T. Rowe Price Group announced that it will pay up to $194 million to compensate certain clients for a proxy voting error the firm made in connection with the 2013 leveraged buyout of Dell, Inc.
The issue stems from a procedural error impacting T. Rowe Price mutual funds, trusts, separately managed accounts, and sub-advised clients holding, in aggregate, approximately 31 million impacted shares.
According to the firm, at the time of the 2013 Dell buyout, T. Rowe Price’s investment team “held a strong view that the merger consideration of $13.75 per share offered by Dell significantly undervalued the company.” Several of the investment company’s funds, trusts, and clients subsequently filed a petition with the Delaware Court of Chancery to seek a fair value appraisal for their Dell shares.
“Due to a proxy voting error, though, voting instructions for our clients’ shares were ultimately submitted as ‘For’ the merger, rather than ‘Against,’” T. Rowe Price officials admit. “On May 11, 2016, the court ruled that this voting error rendered T. Rowe Price’s fund, trust, and client shares ineligible to pursue fair value. On May 31, 2016, the court ruled that Dell’s fair value per share was $17.62 and not $13.75, a difference of more than 28%, validating the firm’s original investment thesis.”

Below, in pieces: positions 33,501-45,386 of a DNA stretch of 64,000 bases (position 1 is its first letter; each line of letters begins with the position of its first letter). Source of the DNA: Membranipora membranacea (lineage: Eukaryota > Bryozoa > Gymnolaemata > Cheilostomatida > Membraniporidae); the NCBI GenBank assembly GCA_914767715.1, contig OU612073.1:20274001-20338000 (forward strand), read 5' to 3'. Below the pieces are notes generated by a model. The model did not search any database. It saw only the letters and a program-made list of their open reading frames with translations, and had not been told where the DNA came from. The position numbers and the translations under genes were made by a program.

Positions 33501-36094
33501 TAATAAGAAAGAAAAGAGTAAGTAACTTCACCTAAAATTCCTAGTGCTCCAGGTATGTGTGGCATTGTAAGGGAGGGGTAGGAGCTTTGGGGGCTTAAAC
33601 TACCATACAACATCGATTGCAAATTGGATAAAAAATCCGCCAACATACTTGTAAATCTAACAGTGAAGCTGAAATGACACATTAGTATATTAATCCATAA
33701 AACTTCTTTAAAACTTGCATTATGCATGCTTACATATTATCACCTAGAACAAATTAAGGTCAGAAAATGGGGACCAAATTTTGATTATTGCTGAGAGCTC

Based on the court’s May 31, 2016, ruling, T. Rowe Price will start to make payments to affected clients to compensate them for the difference in valuation, plus statutory interest, resulting from the denial of appraisal rights.
“As a result, T. Rowe Price expects to record a one-time charge of approximately $194 million in its second quarter of 2016, which is expected to reduce net income, after tax, by about $118 million—or approximately $0.46 in diluted earnings per share of common stock,” executives explain. “The company will fund the payments from available cash.”
T. Rowe Price funds and portfolios that will receive payments include the Equity Income Fund, Institutional Large-Cap Value Fund, Science & Technology Fund, Equity Income Portfolio, Equity Income Trust, U.S. Equities Trust–Large-Cap Value, and U.S. Large-Cap Value Equity Fund–SICAV.
“Since this situation began, our focus has been on securing fair value from the Dell buyout for our clients,” the firm adds. “The court’s determination that the original buyout consideration offered by Dell was too low validated our original investment view. By compensating our clients based on the court’s May 31, 2016, ruling, clients will come out ahead as compared with how they would have fared had they taken the merger consideration.”
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